Bittersweet victory after years of struggle

published 26-05-2014 15:05, last modified 26-05-2014 15:05
After years of repression by the Bangladeshi government, the NGO registration of the Bangladesh Center for Workers Solidarity was reinstated in August 2013. All of the many charges pressed against them have been dropped in the course of 2013 and 2014.

"Now we can dedicate all of our energies to calling for safe workplaces, a strong worker voice and a decent wage for workers in Bangladesh. No doubt we will need your ongoing support to win this." - Ms Kalpona Akter, Executive Director of the Bangladesh Centre for Workers Solidarity

The Bangladesh Center for Workers Solidarity (BCWS) has faced a long and hard fight against repression from the government of Bangladesh. Their struggle started in 2010, when their mandatory registration was cancelled under accusations of inciting unrest in garment factories. Ever since, representatives of civil organisations (non-governmental organisations) have been facing constant harassment and repression.
In 2010 Aminul Islam, Kalpona Akter and Babul Akhter spent 15 to 30 days in custody and were charged on multiple counts. In 2012, Aminul was tortured and murdered. To date, no suspects have been apprehended.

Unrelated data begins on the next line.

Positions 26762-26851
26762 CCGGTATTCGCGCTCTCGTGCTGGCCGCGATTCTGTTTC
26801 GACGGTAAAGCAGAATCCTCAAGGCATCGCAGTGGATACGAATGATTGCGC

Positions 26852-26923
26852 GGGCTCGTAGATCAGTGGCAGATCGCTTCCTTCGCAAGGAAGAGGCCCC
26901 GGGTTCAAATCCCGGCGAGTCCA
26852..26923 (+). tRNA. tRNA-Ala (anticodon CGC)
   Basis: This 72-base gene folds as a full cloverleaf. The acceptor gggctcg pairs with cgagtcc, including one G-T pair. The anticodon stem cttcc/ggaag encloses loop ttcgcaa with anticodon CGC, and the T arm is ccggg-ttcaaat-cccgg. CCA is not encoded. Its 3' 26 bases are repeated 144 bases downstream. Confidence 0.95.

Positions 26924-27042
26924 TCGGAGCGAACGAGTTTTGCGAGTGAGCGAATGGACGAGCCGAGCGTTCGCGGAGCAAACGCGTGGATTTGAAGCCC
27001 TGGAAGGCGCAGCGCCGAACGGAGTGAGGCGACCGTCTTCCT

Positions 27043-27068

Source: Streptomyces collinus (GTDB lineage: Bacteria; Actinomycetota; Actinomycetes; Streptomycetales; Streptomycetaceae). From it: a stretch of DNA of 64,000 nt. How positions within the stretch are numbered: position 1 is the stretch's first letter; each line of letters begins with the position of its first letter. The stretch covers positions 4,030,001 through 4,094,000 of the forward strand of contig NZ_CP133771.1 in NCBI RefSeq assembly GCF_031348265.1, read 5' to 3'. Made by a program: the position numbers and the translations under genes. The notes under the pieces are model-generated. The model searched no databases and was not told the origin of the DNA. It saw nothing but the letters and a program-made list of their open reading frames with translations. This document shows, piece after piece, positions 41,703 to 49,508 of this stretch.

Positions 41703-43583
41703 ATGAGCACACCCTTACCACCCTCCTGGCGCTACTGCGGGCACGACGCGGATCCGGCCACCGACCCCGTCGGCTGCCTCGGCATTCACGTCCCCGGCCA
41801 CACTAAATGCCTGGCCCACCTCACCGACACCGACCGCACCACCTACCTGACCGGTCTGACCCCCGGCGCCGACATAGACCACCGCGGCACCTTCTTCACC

International solidarity

Throughout this whole process, the international community has been pressuring the Bangladeshi government to end the harassment of the BCWS. The trade union AFL-CIO, the , the , (all based in the USA), the (Canada) and the Clean Clothes Campaign have been leading a public campaign calling for the release of the labour-rights defenders, and for all charges against them to be dropped.
The Clean Clothes Campaign continued to monitor the case throughout 2013, and was relieved to hear that the BCWS had their official NGO registration reinstated in August 2013.

 

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International solidarity

See also:

Bangladesh labour NGO wins fight for registration

Bangladeshi labour rights activist tortured and murdered

Bangladesh labour leaders fearing for physical safety